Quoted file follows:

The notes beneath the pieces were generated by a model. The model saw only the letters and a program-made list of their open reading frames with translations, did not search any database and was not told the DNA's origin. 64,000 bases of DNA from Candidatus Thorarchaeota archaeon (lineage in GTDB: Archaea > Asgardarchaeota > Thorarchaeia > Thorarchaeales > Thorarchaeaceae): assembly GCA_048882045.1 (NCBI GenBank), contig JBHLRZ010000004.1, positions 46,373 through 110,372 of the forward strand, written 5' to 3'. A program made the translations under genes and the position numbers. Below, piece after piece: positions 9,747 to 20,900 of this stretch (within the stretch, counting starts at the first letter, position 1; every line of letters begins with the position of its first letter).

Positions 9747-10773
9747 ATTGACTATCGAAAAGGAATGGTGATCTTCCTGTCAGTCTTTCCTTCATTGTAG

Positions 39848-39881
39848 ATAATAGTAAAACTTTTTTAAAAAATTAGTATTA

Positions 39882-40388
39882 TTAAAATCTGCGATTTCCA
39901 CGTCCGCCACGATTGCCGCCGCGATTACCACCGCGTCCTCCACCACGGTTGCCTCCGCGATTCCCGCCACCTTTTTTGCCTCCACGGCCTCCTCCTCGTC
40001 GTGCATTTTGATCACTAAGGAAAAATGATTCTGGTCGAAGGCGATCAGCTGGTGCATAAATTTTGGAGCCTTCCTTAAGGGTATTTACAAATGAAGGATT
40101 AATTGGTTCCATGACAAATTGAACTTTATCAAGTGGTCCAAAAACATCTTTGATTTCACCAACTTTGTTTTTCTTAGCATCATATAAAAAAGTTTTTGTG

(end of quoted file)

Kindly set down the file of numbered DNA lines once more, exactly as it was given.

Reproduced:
The notes beneath the pieces were generated by a model. The model saw only the letters and a program-made list of their open reading frames with translations, did not search any database and was not told the DNA's origin. 64,000 bases of DNA from Candidatus Thorarchaeota archaeon (lineage in GTDB: Archaea > Asgardarchaeota > Thorarchaeia > Thorarchaeales > Thorarchaeaceae): assembly GCA_048882045.1 (NCBI GenBank), contig JBHLRZ010000004.1, positions 46,373 through 110,372 of the forward strand, written 5' to 3'. A program made the translations under genes and the position numbers. Below, piece after piece: positions 9,747 to 20,900 of this stretch (within the stretch, counting starts at the first letter, position 1; every line of letters begins with the position of its first letter).

Positions 9747-10773
9747 ATTGACTATCGAAAAGGAATGGTGATCTTCCTGTCAGTCTTTCCTTCATTGTAG

Positions 39848-39881
39848 ATAATAGTAAAACTTTTTTAAAAAATTAGTATTA

Positions 39882-40388
39882 TTAAAATCTGCGATTTCCA
39901 CGTCCGCCACGATTGCCGCCGCGATTACCACCGCGTCCTCCACCACGGTTGCCTCCGCGATTCCCGCCACCTTTTTTGCCTCCACGGCCTCCTCCTCGTC
40001 GTGCATTTTGATCACTAAGGAAAAATGATTCTGGTCGAAGGCGATCAGCTGGTGCATAAATTTTGGAGCCTTCCTTAAGGGTATTTACAAATGAAGGATT
40101 AATTGGTTCCATGACAAATTGAACTTTATCAAGTGGTCCAAAAACATCTTTGATTTCACCAACTTTGTTTTTCTTAGCATCATATAAAAAAGTTTTTGTG